“We would have diverted so much waste and it would have been second nature by now” if they had composted since kindergarten, Donoghue said. “I think in 10 years, this will be second nature, because the elementary school students will be in high school.”
As of right now, however, there are only trash cans and one solitary recycling bin in her high school cafeteria, she said.
Urbana High School, the first FCPS school to compost, looks very different. Four buckets stand in a line in place of traditional trash and recycling cans. The four-bin system has been in place since January 2018, when Urbana High School switched to separating compost and liquids from its trash and recycling.
Just because the four-bin system exists, however, does not mean every student uses it.
“One of the things that our composting program really lacks is people using it,” said Ember Carrera, a sophomore and International Baccalaureate student at Urbana. “Everyone is forced to look at it, but not forced to use it.”
The big problem yet to be addressed, however, is the amount of food being served in school cafeterias in the first place.
School lunches are tightly regulated by the federal government, and if FCPS fails to manage its program correctly, it could lose its eligibility for reimbursement for the subsidized breakfasts and lunches it serves.
“In order to get reimbursement for a meal we serve, every component of the lunch must be taken,” Alban said. “A child might say to you, ‘I don’t want that.’ ... ‘I don’t want the peas,’ or whatever, and if we don’t give it to them, then they have not received all the components of the meal, and when we are audited, we lose our reimbursement.”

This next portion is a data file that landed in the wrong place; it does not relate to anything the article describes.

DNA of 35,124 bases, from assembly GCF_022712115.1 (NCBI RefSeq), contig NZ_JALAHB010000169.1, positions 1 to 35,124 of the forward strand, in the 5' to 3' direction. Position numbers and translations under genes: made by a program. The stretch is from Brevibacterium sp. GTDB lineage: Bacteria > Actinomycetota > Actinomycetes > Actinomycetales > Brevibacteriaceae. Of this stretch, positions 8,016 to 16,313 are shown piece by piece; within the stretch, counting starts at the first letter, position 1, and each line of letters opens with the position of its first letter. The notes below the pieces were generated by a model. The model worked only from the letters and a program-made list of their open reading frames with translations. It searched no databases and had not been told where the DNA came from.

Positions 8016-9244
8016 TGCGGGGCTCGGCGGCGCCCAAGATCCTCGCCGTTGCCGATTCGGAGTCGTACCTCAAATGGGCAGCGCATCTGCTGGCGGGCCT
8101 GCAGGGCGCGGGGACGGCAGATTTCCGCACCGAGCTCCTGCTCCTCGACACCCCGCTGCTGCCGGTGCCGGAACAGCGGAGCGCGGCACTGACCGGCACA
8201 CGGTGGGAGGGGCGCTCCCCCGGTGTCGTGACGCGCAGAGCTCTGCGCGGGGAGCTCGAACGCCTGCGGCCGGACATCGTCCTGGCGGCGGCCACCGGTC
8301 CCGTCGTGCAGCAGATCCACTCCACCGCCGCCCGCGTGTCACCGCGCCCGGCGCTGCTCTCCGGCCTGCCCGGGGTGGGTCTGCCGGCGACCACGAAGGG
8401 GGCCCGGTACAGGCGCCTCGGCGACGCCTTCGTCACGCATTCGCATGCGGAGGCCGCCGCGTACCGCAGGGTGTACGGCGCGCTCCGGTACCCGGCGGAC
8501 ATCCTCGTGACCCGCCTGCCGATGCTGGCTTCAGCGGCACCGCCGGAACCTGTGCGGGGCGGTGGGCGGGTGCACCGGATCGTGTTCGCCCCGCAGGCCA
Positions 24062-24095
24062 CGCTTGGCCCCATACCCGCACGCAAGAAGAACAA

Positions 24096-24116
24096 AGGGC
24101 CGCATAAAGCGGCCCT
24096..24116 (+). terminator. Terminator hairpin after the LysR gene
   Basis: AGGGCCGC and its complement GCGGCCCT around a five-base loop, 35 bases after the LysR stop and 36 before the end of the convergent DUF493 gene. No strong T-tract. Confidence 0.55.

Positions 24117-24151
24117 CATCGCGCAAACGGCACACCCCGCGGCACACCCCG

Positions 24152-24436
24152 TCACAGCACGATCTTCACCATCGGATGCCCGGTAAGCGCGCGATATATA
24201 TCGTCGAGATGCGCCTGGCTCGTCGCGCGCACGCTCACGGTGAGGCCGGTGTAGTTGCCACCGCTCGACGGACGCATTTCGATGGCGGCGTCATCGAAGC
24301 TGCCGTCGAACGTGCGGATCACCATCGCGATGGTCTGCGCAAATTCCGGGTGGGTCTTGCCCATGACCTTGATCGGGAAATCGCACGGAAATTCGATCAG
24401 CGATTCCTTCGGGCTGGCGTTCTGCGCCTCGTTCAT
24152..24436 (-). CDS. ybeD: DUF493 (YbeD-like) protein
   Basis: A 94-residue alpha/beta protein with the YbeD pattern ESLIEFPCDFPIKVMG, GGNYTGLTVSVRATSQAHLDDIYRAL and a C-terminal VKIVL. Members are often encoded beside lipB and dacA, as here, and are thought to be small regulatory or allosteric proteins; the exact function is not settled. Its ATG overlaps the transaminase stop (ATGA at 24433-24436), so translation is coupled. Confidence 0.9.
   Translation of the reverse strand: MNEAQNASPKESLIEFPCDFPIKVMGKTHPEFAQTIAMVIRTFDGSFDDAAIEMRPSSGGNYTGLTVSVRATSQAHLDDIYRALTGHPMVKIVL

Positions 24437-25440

The food waste problem is not isolated to the food served in the cafeteria line, either. Many students will bring packed lunches that are then tossed in the trash, Carrera said.
“Parents are overpacking lunches,” Richardson said.
An audit of cafeteria trash at three elementary schools this winter found that food made up between 49 percent and 68 percent of elementary lunch waste. A similar sort at Brunswick High School found food was approximately 35 percent of trash.
Across schools, the data suggest that more than 80 percent of all waste produced by students in FCPS school cafeterias could be diverted to a site other than a landfill.
While the audits are only a snapshot of one day of the school year, the numbers tell a stark story of what goes from lunchbox — or lunch tray — to the garbage. And Long term, the data from Sugarloaf Elementary School suggests the waste characteristics of a school does not vary widely from day to day.
Having the total volume of waste stay consistent — even after composting is initiated in a school — creates a financial problem for FCPS.
FCPS currently pays each time a dumpster of trash is hauled away from a school. If it were paying per pound of trash, then there would be an incentive to compost because food and liquids are heavy, Alban said. Paying per dumpster, however, makes it more difficult to reach a cost-neutral balance, because the school system must contract with separate companies to haul the organics or trash away, she said.
FCPS is still crunching the numbers on how it will afford in-school composting as it has seen no savings from its two existing programs, Paul Lebo, chief operating officer for FCPS, said by email.
“In the long run, we project savings can only be brought about by the economies of scale of a system wide composting program, and a restructuring of our refuse contract so that we can benefit from reduced tipping fees,” Lebo said. “The reduction would come from the removal of food waste from our waste stream.”
This means to make composting in schools a success, kids and parents are going to have to do some homework.